Studies of Enterovirus Infection and Induction of Innate Immunity in Human Pancreatic Cells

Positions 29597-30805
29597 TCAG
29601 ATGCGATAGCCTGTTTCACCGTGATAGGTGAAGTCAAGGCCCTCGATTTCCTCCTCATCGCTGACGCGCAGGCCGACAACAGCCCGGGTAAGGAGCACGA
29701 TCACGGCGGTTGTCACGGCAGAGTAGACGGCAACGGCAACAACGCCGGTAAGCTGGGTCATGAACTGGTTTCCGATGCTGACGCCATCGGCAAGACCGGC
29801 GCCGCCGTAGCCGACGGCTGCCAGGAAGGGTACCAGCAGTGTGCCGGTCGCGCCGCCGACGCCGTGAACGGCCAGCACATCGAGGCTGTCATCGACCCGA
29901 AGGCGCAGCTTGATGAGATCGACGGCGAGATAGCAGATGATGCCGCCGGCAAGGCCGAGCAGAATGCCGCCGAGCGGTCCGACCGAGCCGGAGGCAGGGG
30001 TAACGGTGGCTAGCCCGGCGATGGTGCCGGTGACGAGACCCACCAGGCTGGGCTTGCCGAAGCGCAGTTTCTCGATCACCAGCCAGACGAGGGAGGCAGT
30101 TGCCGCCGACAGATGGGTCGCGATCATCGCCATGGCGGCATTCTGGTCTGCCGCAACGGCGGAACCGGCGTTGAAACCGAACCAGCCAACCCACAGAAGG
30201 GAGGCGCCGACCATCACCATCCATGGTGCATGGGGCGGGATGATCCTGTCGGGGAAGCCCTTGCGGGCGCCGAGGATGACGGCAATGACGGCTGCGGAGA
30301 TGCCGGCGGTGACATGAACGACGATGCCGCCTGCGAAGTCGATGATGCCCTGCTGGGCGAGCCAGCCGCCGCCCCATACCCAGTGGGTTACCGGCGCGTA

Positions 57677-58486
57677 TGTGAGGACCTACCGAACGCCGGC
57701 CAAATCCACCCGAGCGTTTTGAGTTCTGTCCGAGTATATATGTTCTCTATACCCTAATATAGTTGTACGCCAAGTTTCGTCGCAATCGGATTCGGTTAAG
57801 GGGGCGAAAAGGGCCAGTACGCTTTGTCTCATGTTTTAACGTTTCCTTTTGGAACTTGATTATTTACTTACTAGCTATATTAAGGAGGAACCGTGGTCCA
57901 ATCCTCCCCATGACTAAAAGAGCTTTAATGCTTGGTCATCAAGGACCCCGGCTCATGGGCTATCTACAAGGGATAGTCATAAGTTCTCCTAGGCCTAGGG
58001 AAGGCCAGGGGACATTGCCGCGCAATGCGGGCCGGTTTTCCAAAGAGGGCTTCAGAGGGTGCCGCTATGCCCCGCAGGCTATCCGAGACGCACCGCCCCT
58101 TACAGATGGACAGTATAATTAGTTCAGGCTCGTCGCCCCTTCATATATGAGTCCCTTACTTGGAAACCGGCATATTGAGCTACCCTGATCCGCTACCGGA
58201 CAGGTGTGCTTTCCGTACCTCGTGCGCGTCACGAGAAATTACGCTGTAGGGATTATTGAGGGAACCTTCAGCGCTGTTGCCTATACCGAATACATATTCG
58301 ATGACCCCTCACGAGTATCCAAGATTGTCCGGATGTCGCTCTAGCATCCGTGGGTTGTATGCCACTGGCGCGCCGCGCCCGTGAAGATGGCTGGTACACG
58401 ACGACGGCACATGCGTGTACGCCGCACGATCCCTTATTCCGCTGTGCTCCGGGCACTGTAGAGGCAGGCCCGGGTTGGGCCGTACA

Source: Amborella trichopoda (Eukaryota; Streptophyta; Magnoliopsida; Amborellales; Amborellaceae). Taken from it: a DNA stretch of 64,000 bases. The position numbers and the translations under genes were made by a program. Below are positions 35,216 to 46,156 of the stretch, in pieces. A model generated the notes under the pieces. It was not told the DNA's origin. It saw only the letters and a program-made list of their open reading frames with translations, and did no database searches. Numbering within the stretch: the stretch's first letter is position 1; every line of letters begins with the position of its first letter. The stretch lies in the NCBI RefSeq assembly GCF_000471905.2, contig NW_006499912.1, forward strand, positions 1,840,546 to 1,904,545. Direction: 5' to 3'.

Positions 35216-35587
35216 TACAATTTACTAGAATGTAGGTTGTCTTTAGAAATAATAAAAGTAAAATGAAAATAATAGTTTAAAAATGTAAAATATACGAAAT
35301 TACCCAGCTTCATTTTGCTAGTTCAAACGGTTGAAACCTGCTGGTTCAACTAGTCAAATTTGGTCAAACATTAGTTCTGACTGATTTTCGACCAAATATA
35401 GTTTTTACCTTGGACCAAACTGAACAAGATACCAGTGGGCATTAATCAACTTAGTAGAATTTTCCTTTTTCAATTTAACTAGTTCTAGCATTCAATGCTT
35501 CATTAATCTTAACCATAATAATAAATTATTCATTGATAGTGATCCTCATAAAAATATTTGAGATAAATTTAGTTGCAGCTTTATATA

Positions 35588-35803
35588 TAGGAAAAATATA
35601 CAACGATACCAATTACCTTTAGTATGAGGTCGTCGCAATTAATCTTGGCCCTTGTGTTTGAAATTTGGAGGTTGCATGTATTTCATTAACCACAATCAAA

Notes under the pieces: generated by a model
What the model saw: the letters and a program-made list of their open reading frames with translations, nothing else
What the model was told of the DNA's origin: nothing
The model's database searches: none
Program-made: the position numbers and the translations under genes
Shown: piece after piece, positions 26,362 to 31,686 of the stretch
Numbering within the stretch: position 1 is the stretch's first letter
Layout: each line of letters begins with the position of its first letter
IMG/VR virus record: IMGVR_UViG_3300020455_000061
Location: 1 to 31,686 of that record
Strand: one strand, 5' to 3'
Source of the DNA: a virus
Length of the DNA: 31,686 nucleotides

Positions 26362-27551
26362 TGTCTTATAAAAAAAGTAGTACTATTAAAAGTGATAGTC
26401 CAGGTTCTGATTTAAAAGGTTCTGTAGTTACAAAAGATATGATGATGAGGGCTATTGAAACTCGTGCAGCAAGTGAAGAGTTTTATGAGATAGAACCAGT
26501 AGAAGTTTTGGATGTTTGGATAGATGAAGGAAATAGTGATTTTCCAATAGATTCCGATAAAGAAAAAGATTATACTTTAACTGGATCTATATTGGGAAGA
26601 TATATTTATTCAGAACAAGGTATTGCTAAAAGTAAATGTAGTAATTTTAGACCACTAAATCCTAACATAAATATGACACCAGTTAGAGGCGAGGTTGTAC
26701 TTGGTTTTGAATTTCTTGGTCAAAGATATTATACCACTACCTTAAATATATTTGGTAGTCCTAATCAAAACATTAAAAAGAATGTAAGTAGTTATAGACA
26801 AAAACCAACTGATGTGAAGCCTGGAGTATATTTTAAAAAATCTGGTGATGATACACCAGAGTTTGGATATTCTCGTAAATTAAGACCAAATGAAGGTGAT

Abstract: Several epidemiological and clinical studies have indicated a possible role of Enterovirus (EV) infection in type 1 diabetes (T1D) development. However, the exact casual mechanism of these viruses in T1D development is not known. The aim of this thesis is to study various EVs that have been shown to differ in their immune phenotype, lytic ability, association with induction of islet autoantibodies, ability to replicate, cause islet disintegration and induce innate antiviral pathways in infected pancreatic cells in vitro. Furthermore, EV presence and pathogenic process in pancreatic tissue and isolated islets of T1D patients was also studied.Studies in this thesis for first time show the detection of EV RNA and protein in recent onset live T1D patients supporting the EV hypothesis in T1D development. Further all EV serotypes studied were able to replicate in islets, causing variable amount of islet disintegration ranging from extensive islet disintegration to not affecting islet morphology at all. However, one of the EV serotype replicated in only two out of seven donors infected, highlighting the importance of individual variation between donors. Further, this serotype impaired the insulin response to glucose stimulation without causing any visible islet disintegration, suggesting that this serotype might impaired the insulin response by inducing a functional block. Infection of human islets with the EV serotypes that are differentially associated with the development of islet autoantibodies showed the islet cell disintegration that is comparable with their degree of islet autoantibody seroconversion. Suggesting that the extent of the epidemic-associated islet autoantibody induction may depend on the ability of the viral serotypes to damage islet cells. Furthermore, one of the EV strains showed unique ability to infect and replicate both in endo and exocrine cells of the pancreas. EV replication in both endo and exocrine cells affected the genes involved in innate and antiviral pathways and induction of certain genes with important antiviral activity significantly varied between different donors. Suggesting that the same EV infection could result in different outcome in different individuals. Finally, we compared the results obtained by lytic and non lytic EV strains in vitro with the findings reported in fulminant and slowly progressing autoimmune T1D and found some similarities. In conclusion the results presented in this thesis further support the role of EV in T1D development and provide more insights regarding viral and host variation. This will improve our understanding of the possible causative mechanism by EV in T1D development.
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